Are NSAIDs Associated with Increased Risk of Developing Psoriatic Arthritis?


Study shows that regular acetaminophen use may be associated with an increased risk of psoriasis and psoriatic arthritis (PsA), and that long-term NSAID use may be associated with an increased risk of PsA.

Several studies have indicated that initiating treatment with nonsteroidal anti-inflammatory drugs (NSAIDs) is associated with worsening psoriasis symptoms. There is also evidence that the use of nonaspirin NSAIDs is associated with an increased risk of Crohn’s disease and ulcerative colitis (which themselves have been shown to be associated with psoriasis and psoriatic arthritis).

Because of the “genetic and pathologic connections between psoriasis and Crohn’s disease,” the authors of “Use of Aspirin, Nonsteroidal Anti-inflammatory Drugs, and Acetaminophen (Paracetamol), and Risk of Psoriasis and Psoriatic Arthritis: A Cohort Study,” published in Acta Dermato-Venereologica, evaluated a potential link between the use of aspirin, nonaspirin NSAIDs, and acetaminophen and risk of psoriatic arthritis and psoriasis.

Using data from the Nurses’ Health Study II (NHS II), the authors screened participants (N=95540) for regular aspirin (including low-dose aspirin), NSAID, and acetaminophen use, categorizing medication use according to regular use status, duration, and weekly dose. They used “Cox proportional hazards analyses stratified by age and 2-year follow-up intervals to estimate the age- and multivariate-adjusted hazard ratios (HRs) and 95% confidence intervals (CIs) for the association between medication use and risk of psoriasis and PsA.”

During 1,321,280 person-years of follow-up from 1991 to 2005, the authors documented 646 incident psoriasis cases and 165 concomitant PsA cases.

Analysis of data showed that regular use of acetaminophen was associated with a higher risk of developing psoriasis or psoriasis with concomitant PsA. However, only the hazard ratios of PsA associated with regular acetaminophen use “remained significant in fully-adjusted models accounting for aspirin and other NSAIDs.” Regular NSAIDs users were also more likely to develop psoriasis or PsA compared to nonregular users. The authors found no clear association between regular aspirin use and disease risk.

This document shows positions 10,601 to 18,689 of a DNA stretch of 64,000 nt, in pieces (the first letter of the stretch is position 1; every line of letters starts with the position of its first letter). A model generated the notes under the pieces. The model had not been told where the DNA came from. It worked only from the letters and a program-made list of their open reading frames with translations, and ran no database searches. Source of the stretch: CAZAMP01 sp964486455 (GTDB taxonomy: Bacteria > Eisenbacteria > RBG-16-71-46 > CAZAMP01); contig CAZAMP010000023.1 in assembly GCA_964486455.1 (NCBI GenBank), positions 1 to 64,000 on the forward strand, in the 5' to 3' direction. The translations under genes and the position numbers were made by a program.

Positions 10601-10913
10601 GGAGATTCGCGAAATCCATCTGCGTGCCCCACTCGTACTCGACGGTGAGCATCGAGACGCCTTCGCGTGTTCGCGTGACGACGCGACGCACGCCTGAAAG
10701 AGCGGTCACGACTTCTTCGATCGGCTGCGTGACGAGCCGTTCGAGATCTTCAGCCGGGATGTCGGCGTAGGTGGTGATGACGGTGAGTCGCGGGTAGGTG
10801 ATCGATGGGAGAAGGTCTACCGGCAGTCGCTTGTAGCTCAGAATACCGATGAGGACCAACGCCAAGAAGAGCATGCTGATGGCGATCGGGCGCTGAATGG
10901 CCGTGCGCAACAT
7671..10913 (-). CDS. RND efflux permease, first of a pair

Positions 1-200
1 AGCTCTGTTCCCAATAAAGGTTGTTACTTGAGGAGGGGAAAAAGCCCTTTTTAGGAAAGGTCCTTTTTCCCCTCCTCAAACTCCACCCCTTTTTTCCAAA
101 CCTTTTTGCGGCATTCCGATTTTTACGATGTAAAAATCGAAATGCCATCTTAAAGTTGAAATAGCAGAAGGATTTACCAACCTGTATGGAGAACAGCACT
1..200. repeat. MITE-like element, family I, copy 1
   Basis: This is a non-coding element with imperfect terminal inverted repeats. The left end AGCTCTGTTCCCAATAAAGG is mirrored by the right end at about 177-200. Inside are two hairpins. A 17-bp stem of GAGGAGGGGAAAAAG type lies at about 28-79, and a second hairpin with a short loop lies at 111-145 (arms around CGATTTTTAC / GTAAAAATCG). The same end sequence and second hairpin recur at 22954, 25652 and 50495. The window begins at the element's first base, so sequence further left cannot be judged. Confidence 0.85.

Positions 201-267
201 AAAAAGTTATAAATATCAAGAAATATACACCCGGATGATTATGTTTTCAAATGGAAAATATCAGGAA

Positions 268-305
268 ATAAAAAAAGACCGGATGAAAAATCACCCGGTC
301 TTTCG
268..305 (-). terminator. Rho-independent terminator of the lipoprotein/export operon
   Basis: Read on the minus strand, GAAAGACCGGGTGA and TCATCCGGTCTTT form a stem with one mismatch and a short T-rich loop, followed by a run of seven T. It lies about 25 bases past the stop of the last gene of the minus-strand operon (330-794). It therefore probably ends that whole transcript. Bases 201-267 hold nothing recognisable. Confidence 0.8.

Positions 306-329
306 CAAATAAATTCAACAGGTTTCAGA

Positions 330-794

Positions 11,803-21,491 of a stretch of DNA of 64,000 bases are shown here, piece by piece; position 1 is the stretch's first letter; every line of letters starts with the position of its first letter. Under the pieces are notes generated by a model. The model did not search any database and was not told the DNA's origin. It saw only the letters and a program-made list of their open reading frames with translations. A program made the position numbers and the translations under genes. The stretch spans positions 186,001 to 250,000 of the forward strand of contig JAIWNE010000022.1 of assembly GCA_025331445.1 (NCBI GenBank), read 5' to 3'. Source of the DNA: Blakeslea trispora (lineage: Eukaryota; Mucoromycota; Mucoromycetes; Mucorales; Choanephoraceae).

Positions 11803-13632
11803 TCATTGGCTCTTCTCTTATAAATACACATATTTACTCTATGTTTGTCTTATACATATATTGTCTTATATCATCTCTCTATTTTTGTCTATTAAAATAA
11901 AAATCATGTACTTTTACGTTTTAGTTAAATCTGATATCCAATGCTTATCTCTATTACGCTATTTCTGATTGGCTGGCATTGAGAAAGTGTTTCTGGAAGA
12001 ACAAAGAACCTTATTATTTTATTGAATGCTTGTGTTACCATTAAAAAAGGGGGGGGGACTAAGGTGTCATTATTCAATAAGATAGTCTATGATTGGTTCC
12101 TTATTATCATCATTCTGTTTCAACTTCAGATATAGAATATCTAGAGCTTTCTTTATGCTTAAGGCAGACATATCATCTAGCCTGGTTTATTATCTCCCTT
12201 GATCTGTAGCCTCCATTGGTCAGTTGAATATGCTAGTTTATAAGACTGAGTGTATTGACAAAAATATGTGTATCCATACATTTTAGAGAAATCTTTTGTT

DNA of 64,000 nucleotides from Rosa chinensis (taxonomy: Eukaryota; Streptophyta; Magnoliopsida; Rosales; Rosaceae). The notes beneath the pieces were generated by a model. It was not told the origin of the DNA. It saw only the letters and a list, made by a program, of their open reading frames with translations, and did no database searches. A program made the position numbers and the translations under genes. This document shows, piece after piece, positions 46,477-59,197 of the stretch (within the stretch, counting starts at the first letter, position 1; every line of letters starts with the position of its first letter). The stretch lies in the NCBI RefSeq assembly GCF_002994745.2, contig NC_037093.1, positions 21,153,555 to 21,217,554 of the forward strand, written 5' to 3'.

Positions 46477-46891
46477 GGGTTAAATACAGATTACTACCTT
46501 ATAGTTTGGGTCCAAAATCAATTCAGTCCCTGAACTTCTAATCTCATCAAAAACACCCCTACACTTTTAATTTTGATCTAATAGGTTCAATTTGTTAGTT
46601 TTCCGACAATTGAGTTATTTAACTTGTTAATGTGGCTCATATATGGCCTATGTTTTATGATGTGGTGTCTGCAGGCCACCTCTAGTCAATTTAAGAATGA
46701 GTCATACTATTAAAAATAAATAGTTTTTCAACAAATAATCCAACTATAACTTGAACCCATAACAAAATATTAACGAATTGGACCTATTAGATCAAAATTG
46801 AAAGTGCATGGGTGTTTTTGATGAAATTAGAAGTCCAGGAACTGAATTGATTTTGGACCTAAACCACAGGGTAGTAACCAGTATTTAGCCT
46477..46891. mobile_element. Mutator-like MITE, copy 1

Longer duration of NSAID and acetaminophen use was also associated with higher disease risk, especially for PsA. The authors reported that, compared to women who reported no use, “regular acetaminophen users with use duration of 1—6 years, 7–10 years, and more than 10 years had fully-adjusted HRs of 1.77 (95% CI: 1.19–2.62), 1.66 (95% CI: 0.91–3.02), and 3.60 (95% CI: 2.02–6.41) respectively for PsA, and regular NSAIDs users with use duration of 1–6 years, 7–10 years, and more than 10 years had fully-adjusted HRs of 1.51 (95% CI: 0.98–2.33), 2.09 (95% CI: 1.22–3.58), and 2.10 (95% CI: 1.11–3.96) respectively for PsA.”

When dosage was taken into account, “acetaminophen dosage showed the most robust associations with psoriasis and PsA among the three drugs.”

In their discussion of these results, the authors concluded that their findings “suggest that regular acetaminophen use may be associated with an increased risk of psoriasis and concomitant PsA. In addition, long-term NSAIDs use also appeared to be associated with an increased risk of PsA.” They added that “the biological mechanism linking these drugs and development of psoriasis and concomitant PsA is plausible, and further work is warranted to replicate our findings and to explore the underlying biological evidence.”

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